Unpacking the rating system
The Good On You ethical brand rating system gives you the power to make better choices as an informed shopper. Choices that reflect your commitment to doing better by the planet, people and animals. We believe fashion brands have a responsibility and should be transparent about their impact. How did the clothes you’re wearing get to you and how do your favourite brands stack up?
We look at brands impact on workers across the supply chain. These include policies and practices on child labour, forced labour, worker safety, freedom of association (the right to join a union) and payment of a living wage. We also consider a brand’s supplier relationships and auditing practices.
We consider each brand’s resource use and disposal, energy use and carbon emissions, impacts on water, as well as chemical use and disposal.
We identify the use of fur, angora, down feather, shearling, karakul and exotic animal skin and hair. We also consider wool use including ‘mulesing’ and whether and how the brand uses leather.
For each of people, planet and animals we also consider if brands are taking positive steps – such as providing industry leadership on issues – or whether they engage in ‘negative citizenship’ like lobbying against legislation to increase transparency or reduce harm.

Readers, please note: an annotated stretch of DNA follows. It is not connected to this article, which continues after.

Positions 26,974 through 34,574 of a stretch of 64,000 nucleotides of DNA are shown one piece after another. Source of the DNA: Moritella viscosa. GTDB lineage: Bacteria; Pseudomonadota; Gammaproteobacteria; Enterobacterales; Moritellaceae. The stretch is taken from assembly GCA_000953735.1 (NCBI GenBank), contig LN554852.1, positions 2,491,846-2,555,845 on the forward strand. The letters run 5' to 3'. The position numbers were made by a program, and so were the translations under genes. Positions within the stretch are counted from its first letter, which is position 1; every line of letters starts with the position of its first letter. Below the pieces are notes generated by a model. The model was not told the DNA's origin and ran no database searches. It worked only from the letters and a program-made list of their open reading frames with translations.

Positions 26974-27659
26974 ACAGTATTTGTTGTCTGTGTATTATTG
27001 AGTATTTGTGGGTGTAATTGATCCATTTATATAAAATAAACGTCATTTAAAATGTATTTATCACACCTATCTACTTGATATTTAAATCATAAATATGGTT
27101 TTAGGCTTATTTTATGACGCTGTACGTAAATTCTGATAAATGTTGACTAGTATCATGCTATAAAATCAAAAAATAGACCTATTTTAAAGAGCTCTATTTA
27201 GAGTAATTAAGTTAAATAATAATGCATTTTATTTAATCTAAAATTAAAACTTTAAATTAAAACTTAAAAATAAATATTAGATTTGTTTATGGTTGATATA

Good On You ethical brand ratings build on the great work done by certification schemes and other independent rating projects. The most reliable information about how a brand performs on an issue comes from certification schemes like Fair Trade, OEKO-TEX and the Global Organic Textile Standard (GOTS). However only a small minority of brands offer certified products and so we need to look further at the standard systems brands may choose to follow and the other actions that they claim to take. We take into account information from more than 50 certifications schemes, standards systems and independent ratings or assessment method that are available for use by brands.
Where an issue is not fully covered by a standard system or rating, we consider the brand’s own public statements. We only put weight on those statements where they meet certain conditions that increase their reliability and usefulness. In particular, we look for statements that make relevant and specific claims which, if false, would breach misleading advertising laws.